Saturday, April 14, 2007


Play A Tournament With Me

OK, this rules. PokerXFactor is a website run by JohnnyBax and Sheets which allows you to view tournaments that subscribers have uploaded. You don't need to pay anything to play back public hand histories, which is what I was doing for a week or so. I found it helpful to play back some tournaments featuring the more successful online players, even if only to satisfy myself that they're not doing anything magic. Most of what they do is just sound stack-based play combined with making few (or no) obvious mistakes (as below, What You Don't Do When You Don't Have The Ball).

Having picked up a few pointers (especially from Annette_15 who is very good) I promptly won a $150 on Party (where I basically haven't won ever in MTTs) for $7900. So I have reinvested a small part of that in a subscription to PokerXFactor. This allows me to upload my own histories so you can see them, as follows :

Party $150 last week

You have to register with the site to see this, but that's free. Watching this will probably give you a better insight into how I play than reading this entire blog. Please do post any questions or comments (whether general or about specific hands) and I will try to answer as best I can.

Am I concerned that this is going to help my opponents to play better against me ? Not too much. It doesn't seem to bother Annette, Bax etc. for a start. Receiving and answering feedback should help me improve ; I will post a couple of rebuy tournaments where I haven't done so well to see if that helps me adjust to them. Another subtle point is that building a name for yourself online can be very beneficial. People are much less inclined to play back at online "names", so however far away that might be, it's still a potential benefit. Anyway, we'll see how it goes. Enjoy !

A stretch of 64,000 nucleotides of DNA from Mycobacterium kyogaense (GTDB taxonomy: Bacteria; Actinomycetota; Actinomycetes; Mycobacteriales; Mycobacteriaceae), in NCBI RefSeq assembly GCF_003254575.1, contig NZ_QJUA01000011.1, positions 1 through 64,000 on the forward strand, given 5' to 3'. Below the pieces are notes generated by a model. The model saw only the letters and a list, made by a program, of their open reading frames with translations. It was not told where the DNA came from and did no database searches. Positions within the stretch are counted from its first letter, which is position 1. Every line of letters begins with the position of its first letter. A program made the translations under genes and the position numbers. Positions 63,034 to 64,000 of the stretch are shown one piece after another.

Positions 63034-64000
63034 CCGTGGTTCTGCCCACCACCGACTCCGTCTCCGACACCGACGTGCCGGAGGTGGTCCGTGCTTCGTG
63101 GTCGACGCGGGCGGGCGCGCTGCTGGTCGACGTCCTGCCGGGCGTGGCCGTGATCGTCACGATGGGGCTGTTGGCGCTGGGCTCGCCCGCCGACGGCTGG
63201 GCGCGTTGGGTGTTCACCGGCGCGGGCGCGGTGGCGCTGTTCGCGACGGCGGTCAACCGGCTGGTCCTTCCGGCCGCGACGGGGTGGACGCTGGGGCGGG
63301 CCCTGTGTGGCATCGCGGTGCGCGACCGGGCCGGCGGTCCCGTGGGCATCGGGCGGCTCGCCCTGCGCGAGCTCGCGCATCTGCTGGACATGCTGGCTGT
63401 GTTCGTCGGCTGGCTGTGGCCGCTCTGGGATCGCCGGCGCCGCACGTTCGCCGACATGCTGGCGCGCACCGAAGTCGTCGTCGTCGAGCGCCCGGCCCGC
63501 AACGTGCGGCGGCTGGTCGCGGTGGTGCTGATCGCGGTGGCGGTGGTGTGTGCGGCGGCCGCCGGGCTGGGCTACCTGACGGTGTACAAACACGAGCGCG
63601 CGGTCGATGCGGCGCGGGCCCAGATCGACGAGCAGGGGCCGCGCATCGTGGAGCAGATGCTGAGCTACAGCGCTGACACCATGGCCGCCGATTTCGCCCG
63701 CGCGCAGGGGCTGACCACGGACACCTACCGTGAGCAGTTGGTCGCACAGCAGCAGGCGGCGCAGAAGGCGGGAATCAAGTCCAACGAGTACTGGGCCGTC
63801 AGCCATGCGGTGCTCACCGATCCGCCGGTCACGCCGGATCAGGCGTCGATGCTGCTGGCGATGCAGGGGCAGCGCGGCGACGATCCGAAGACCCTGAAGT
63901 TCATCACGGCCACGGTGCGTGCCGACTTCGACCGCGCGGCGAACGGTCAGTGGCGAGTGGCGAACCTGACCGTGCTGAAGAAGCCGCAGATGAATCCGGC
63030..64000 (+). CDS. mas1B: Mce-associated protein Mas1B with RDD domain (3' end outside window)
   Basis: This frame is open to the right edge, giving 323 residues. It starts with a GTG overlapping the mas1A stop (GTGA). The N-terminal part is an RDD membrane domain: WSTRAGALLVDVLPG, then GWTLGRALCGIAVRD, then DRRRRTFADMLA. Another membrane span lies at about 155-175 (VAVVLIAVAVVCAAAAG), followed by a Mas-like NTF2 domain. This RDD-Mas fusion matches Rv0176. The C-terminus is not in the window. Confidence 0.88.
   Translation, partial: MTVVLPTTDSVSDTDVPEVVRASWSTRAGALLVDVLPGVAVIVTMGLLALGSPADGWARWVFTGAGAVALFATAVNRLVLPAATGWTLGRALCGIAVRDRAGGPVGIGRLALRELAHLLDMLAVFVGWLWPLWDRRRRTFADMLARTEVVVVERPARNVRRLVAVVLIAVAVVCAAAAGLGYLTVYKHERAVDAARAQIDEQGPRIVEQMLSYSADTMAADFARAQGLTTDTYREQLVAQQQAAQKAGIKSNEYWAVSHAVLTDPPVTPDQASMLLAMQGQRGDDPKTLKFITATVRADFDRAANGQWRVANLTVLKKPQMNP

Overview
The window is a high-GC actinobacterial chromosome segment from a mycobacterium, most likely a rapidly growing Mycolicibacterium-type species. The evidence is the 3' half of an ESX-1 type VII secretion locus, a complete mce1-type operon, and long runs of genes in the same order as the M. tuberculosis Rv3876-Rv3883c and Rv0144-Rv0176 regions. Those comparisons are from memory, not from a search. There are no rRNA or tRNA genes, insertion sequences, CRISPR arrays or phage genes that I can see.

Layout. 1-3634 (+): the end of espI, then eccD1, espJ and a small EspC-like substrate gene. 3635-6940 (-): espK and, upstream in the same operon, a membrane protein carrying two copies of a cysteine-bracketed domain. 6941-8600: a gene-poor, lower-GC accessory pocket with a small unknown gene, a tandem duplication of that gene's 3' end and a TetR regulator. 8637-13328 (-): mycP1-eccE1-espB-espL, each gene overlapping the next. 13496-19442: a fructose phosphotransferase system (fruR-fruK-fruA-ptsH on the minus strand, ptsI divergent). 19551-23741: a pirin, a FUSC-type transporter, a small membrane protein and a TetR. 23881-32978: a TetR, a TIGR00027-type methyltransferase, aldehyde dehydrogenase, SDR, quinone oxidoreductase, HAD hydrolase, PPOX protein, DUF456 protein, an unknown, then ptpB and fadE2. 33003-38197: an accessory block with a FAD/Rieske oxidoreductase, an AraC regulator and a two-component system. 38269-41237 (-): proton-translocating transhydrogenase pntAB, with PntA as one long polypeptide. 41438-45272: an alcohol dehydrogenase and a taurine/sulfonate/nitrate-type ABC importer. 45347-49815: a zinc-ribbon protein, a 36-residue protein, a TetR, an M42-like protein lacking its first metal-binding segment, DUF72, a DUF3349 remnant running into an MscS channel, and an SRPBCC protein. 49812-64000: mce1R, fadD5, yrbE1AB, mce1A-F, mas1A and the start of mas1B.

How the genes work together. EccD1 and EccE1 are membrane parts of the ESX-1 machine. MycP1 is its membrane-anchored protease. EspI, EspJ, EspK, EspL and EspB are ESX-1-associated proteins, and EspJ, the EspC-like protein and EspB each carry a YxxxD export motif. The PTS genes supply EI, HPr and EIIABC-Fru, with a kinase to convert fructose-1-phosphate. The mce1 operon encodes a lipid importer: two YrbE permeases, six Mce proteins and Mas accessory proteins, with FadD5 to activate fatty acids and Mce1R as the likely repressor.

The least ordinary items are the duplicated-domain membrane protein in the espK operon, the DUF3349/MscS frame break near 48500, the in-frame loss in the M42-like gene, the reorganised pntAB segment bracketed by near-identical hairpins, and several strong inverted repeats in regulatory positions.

Interested to know what guided your "steal" moves when antes kicked in. They seem odd hands on face of it were the moves based on the idea you were unlikely to be dominated by a caller than if you pushed with A9 type of hands?

Do you ever open raise with 22? And do you ever get a customer with AA in your hand ? :)
Hi Simon,

First of all there's a difference between stealing with a raise I can get away from and stealing all-in. In the first case, cards aren't necessarily important, it's more position and who's in the blinds, for example hands 221 (84s) and 280 (T6o)

In the second case, it's the whole cards/stack/position equation, and basically I'll move in if that adds up to a profitable play. Position and stack are so important that some odd hands end up being playable. And if I drop to M4 or less I'll often shove at the first opportunity, for example 249 (73s).

22 is only an open-raise if I'm in top gear and trying to run the table over, because I can't stand a decent reraise and it plays so poorly on the flop. As for AA, not very often it seems !

It really does rule. Thanks for showing it and wd in the tourney.

A question from early on. On hand 71 a late pos player min raises and you fold T8s from bb with odds of 3.5 - 1 and an M of about 11. Is that always a fold for you? And if so is it because an M of 10 (after blinds) is very playable but a borderline stack: going just a little lower puts you into a danger zone. (e.g. you may slip to an uncomfortable M of 7ish after calling, say, a pot bet to a decent draw on the flop.)
On reflection it does look like I should have called that. Your points about the stack size are valid but probably not enough to justify folding T8s getting 7-2 immediately.


Thanks for that. I play far looser than you, and with less success (hmm...thinks...) and thought that that might be an example of where I'd often incorrectly call.